Sedative Hypnotics

Benzodiazepines impair psychomotor performance in nontolerant individuals, generally in a dose-dependent manner. Most of the widely prescribed benzodiazepines increase lateral lane movement and slow response time to a lead car's change in speed. Several of the benzodiazepines (50 mg of oxazepam, 30 mg of flurazepam, and 2 mg of lormetazepam) predictably impair driving the morning after. Diazepam (15 mg) impaired performance on a clinical test for drunkenness, which comprised 13 tests assessing motor, vestibular, mental, and behavioral functioning (78,79). A recent study (80) showed a clear relationship between dose of benzodiazepines and risk of impairment, which the authors believed probably supported a limit for benzodiazepines and driving as low as within the therapeutic range.

Acute doses of many benzodiazepines slow response time in simple or choice visual reaction time tests and impair attentional performance and cause deficits that do not result from sedation. In fact, the impairment of sustained attention and vigilance in benzodiazepine users is the direct result of some as yet uncharacterized direct action on perceptual sensitivity (70).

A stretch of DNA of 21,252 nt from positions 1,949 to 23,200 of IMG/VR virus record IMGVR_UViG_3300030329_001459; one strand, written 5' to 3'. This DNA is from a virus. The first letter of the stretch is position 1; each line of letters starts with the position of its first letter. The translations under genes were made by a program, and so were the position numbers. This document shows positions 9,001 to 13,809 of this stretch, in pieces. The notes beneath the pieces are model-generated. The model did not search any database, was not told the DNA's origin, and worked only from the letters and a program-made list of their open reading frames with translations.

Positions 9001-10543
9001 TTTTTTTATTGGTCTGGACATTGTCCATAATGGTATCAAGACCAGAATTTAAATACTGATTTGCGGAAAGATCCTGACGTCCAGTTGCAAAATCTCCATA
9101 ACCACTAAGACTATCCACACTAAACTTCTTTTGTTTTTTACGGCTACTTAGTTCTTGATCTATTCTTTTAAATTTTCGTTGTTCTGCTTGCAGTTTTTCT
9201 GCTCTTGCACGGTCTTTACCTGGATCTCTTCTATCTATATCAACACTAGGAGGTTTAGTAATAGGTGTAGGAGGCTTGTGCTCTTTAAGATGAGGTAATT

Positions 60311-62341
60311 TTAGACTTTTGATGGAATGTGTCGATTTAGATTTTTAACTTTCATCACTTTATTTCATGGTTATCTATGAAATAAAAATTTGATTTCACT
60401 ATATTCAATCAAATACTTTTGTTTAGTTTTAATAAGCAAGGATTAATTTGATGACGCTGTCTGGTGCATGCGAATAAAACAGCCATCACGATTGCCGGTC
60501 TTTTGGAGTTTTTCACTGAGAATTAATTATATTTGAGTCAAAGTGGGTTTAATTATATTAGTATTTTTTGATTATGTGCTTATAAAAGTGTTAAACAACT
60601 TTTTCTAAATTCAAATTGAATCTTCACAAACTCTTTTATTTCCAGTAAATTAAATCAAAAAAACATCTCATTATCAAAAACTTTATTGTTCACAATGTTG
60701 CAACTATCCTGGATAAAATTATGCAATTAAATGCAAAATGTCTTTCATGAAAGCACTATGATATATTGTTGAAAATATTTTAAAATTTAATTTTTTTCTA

Conquering Fear In The 21th Century

Conquering Fear In The 21th Century

The Ultimate Guide To Overcoming Fear And Getting Breakthroughs. Fear is without doubt among the strongest and most influential emotional responses we have, and it may act as both a protective and destructive force depending upon the situation.

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